“Poor Things” Pops in Venice as Emma Stone Earns Raves in Yorgos Lanthimos’s Stunner

With the 80th Venice International Film Festival still underway and the Telluride Film Festival just wrapping this past Sunday, some of the year’s most eagerly anticipated films have had their world premieres recently. Michael Mann’s racing epic Ferrari blew the doors off Venice, while Ava DuVernay made history at the fest by becoming the first Black U.S. director in the film’s 80-year history to have a film in the main competition, her sweeping look at the life and work of author and journalist Isabel Wilkerson in Origin. In Telluride, Colman Domingo astonished with his performance as Bayard Rustin in Rustin, while Gael García Bernal got equally enthusiastic praise playing a gay Lucha Libre wrestler in Cassandro. 

These are just a few of the standouts at the two festivals—there were many more—yet if you had to attempt to gauge the buzz coming out of Venice and Telluride, you could make a solid argument for the Greek auteur Yorgos Lanthimos’s wild, lusty film Poor Things, featuring a go-for-broke performance by Emma Stone (who reunites with Lanthimos after their Oscar-lauded 2018 hit The Favourite.) Stone plays Bella Baxter, a young woman brought back from the dead who goes on a world tour of female empowerment and liberation that would make Frankenstein’s monster rethink his approach to a second life.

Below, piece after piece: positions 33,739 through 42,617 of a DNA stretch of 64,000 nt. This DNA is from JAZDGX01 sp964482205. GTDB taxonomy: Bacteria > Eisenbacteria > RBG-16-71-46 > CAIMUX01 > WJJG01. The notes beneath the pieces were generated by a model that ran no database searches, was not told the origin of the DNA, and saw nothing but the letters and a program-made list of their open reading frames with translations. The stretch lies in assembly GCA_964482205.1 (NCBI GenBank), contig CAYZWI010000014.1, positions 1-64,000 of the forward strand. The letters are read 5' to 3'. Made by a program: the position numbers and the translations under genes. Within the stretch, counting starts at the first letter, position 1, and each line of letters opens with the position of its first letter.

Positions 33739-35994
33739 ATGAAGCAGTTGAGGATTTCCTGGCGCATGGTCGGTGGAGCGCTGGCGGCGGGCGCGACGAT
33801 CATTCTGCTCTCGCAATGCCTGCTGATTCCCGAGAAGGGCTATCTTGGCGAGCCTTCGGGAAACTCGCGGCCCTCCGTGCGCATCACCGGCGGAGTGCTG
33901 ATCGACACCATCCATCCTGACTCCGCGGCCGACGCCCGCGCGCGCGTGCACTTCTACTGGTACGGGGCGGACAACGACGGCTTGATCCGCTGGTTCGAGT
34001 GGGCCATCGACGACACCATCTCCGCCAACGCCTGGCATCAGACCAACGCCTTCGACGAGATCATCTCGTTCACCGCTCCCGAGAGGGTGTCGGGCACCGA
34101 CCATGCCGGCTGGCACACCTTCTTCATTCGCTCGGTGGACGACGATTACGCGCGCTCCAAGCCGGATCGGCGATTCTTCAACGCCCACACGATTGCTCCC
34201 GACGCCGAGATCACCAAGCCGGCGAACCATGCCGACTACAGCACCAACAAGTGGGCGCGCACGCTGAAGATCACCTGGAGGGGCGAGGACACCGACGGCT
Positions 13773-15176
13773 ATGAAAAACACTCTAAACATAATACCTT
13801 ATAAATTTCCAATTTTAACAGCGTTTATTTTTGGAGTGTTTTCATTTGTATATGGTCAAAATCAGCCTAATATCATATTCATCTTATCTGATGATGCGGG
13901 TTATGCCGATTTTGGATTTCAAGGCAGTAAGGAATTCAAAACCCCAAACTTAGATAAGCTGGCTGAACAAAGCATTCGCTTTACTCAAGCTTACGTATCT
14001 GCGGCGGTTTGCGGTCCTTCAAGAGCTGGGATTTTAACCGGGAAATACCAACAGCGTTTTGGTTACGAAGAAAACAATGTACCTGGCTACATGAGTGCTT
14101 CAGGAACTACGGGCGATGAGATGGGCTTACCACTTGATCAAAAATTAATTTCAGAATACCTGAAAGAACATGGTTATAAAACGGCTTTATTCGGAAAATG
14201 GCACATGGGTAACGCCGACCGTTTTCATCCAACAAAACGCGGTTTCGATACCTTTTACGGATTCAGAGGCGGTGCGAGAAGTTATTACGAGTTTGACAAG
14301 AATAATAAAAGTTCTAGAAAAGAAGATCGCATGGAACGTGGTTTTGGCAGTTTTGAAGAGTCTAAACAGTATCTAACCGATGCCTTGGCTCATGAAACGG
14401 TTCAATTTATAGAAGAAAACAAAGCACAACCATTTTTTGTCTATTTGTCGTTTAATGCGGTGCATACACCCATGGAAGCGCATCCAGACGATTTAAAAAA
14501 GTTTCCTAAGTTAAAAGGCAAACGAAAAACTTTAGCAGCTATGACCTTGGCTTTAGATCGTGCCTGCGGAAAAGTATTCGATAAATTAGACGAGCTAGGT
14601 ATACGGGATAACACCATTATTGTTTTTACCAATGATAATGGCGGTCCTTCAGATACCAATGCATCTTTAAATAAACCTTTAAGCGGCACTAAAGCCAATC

To wit:

Co-starring Willem Dafoe as Dr. Godwin Baxter, the man who brings Bella back to life, and Mark Ruffalo as the libertine lawyer Duncan Wedderburn who takes Bella on wild, often unhinged adventures, Poor Things has had rapturously received screenings at both Venice and Telluride and already has Oscar prognosticators predicting big things for Stone, Lanthimos, Dafoe, Ruffalo, and the talented craftspeople, including cinematographer Robbie Ryan and production designers Shona Heath and James Price, all of whom have pieced together this delicious tale of Victorian frights and delights.

It’s been a strange festival season, of course, with the dual strikes of the WGA and SAG-AFTRA roiling Hollywood and leaving most stars unable to promote their films. Yet the strength of the movies that played at both Venice and Telluride has left the critics and writers who cover the industry for a living feeling something strange—hope. Poor Things was one of the films that galvanized those in attendance to think, well, maybe things can be made whole again, as the quality of filmmaking on display left so much to treasure.

Here are a few of the reactions to Poor Things, which is slated for a December 8 release:


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